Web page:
Bo Xilai Scandal
BEIJING -- Corruption in a democracy doesn't mean the political system is not democratic. In contrast, China prides itself on being a political meritocracy that selects and promotes leaders with superior ability and virtue. The value of meritocracy is central to Chinese political culture. The higher the level of political corruption, the less meritocratic the political system. Hence, the regime will lack legitimacy if its leaders are seen to be corrupt.
BEIJING -- Last weekend, Chinese authorities announced the arrest of the former head of the country's internal security services
The genuine logic and true goal in the drive to maintain social stability is, therefore, to keep citizens from speaking or acting recklessly. According to this logic, to achieve this goal the current leaders may employ all kinds of resources, and even violate the constitution and other laws and regulations. This is ridiculous and conflicts with the principle of rule of law.
China has a tendency to make prognosticators look foolish. Still, I'll happily make one prediction for 2014: at least one China story will break that has a fact-is-stranger-than-fiction feel to it.
Bo's trial is a political event; his crimes are the same as those committed by almost all Chinese politicians, and were selected for the sake of convenience. As such, the trial tells us next to nothing about rule of law in China.
When it is impossible to trust the verdict of a legal system that is in thrall to its politics, we must seek other ways of interpreting its verdicts. We must see its verdicts as a sign of the times. When major changes in governance occur, a powerful woman usually gets offered up as a sacrifice.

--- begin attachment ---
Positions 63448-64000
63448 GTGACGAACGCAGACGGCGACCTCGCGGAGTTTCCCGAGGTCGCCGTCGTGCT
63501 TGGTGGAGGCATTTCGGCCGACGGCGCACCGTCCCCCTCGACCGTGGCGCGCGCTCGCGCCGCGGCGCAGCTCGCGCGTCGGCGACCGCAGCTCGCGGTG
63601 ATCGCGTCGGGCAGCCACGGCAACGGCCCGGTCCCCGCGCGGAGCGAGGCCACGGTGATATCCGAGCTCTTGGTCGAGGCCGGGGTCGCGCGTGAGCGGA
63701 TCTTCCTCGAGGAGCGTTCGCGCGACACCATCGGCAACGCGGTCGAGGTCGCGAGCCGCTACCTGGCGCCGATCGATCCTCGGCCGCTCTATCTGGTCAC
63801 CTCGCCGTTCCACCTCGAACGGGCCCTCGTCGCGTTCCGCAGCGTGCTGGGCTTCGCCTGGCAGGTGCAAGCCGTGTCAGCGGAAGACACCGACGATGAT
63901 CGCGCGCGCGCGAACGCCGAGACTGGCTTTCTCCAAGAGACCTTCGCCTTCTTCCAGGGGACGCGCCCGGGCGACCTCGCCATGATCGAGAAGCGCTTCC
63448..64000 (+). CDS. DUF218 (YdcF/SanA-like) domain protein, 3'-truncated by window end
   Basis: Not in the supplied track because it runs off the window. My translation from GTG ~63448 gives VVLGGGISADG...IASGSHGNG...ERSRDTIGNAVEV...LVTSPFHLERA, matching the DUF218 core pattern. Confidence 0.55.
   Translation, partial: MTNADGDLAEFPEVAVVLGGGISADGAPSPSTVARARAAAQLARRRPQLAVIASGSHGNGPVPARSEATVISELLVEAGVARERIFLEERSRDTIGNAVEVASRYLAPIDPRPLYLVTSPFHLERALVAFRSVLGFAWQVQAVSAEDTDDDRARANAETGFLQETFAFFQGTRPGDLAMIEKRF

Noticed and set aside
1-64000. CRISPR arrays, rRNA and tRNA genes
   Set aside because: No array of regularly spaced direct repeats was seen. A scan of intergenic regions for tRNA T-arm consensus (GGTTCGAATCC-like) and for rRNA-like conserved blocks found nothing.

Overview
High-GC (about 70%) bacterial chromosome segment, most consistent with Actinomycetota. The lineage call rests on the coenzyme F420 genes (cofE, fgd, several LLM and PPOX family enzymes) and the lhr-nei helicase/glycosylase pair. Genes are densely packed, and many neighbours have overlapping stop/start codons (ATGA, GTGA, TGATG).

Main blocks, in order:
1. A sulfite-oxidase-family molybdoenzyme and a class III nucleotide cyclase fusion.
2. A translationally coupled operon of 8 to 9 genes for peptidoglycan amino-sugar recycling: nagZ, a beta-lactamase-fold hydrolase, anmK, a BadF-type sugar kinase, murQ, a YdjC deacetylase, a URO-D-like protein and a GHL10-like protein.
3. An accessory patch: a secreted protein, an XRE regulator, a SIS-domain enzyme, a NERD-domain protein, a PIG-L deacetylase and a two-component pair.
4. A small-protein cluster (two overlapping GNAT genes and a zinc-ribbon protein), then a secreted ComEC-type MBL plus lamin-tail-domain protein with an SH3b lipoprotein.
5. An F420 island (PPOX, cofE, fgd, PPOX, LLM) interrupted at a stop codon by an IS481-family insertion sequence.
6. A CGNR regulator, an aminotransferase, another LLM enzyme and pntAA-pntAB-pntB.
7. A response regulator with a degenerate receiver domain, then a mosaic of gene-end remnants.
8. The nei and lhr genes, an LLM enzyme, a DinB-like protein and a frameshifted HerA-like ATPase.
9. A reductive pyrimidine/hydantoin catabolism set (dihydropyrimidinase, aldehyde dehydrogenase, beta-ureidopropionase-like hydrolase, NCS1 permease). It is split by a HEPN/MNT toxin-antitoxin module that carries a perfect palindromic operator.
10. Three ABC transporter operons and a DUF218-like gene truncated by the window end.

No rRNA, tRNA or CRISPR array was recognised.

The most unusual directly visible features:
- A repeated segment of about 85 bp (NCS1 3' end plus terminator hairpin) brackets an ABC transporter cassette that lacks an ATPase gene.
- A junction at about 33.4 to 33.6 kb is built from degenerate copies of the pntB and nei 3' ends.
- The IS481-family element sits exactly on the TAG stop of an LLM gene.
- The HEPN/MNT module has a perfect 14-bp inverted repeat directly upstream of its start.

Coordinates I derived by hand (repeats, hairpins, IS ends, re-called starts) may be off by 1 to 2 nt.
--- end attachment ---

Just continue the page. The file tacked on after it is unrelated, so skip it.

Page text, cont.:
"Relatively liberal officials and intellectuals hoped the ousting last year of Bo Xilai, a charismatic politician who favored
In this interview, He Weifang, one of China's most preeminent advocates of the rule of law, ponders the paradoxes of a top Communist Party leader who abused the legal system when running Chongqing, but at his own trial, persuasively argued for "impartiality" from the courts.
By John Ruwitch Bo dismissed Gu's testimony as the ravings of a madwoman. The trial will continue for a third day on Saturday
Fallen Chinese politician Bo Xilai began his defense Thursday, saying he was framed in one of the bribery charges against him.
Bo could face the death sentence, though a suspended death sentence is more likely, which effectively means life imprisonment
At last, Bo Xilai is going on trial. The case against the former Politburo member brings to a climax the aggressive anti-corruption drive undertaken by the Chinese Communist Party.
Last year, the World Bank laid out a blueprint for reform which included privatizing large areas of the state and the greening of the economy. But, such changes will require taking on entrenched state interests. And, this will represent the heart of Xi's main challenge.
Comedians, cartoonists, satirical writers, and even ordinary citizens in many countries can find themselves in trouble with
So we want to ask you, who do you think is ready for a comeback in 2013? Sarkozy subtly reappeared on the political scene
This style of reform is necessary if China is truly going to liberalize and we at the University of Louisville's Center for Asian Democracy (CAD) were disappointed to see that Wang himself was not appointed to the politburo standing committee in November.
Will the fifth generation of leadership led by President Xi Jinping and Prime Minister Li Keqiang, signal China remains future-focused? Will they make moves to manage intra-Party conflicts of interest that, to date, have precluded meaningful political and economic reform?
If you think you’ve had it bad this year, cheer up - these guys may have had it worse. Much worse. While this year brought
Neil Heywood, a British national who was found poisoned in his Chongqing hotel room in November 2011, provided the British
Despite the promise of wider editorial latitude, CCTV America's coverage of China is largely scrubbed of controversy and upbeat in tone, with a heavy emphasis on business and cultural stories in places where Beijing hopes to gain influence.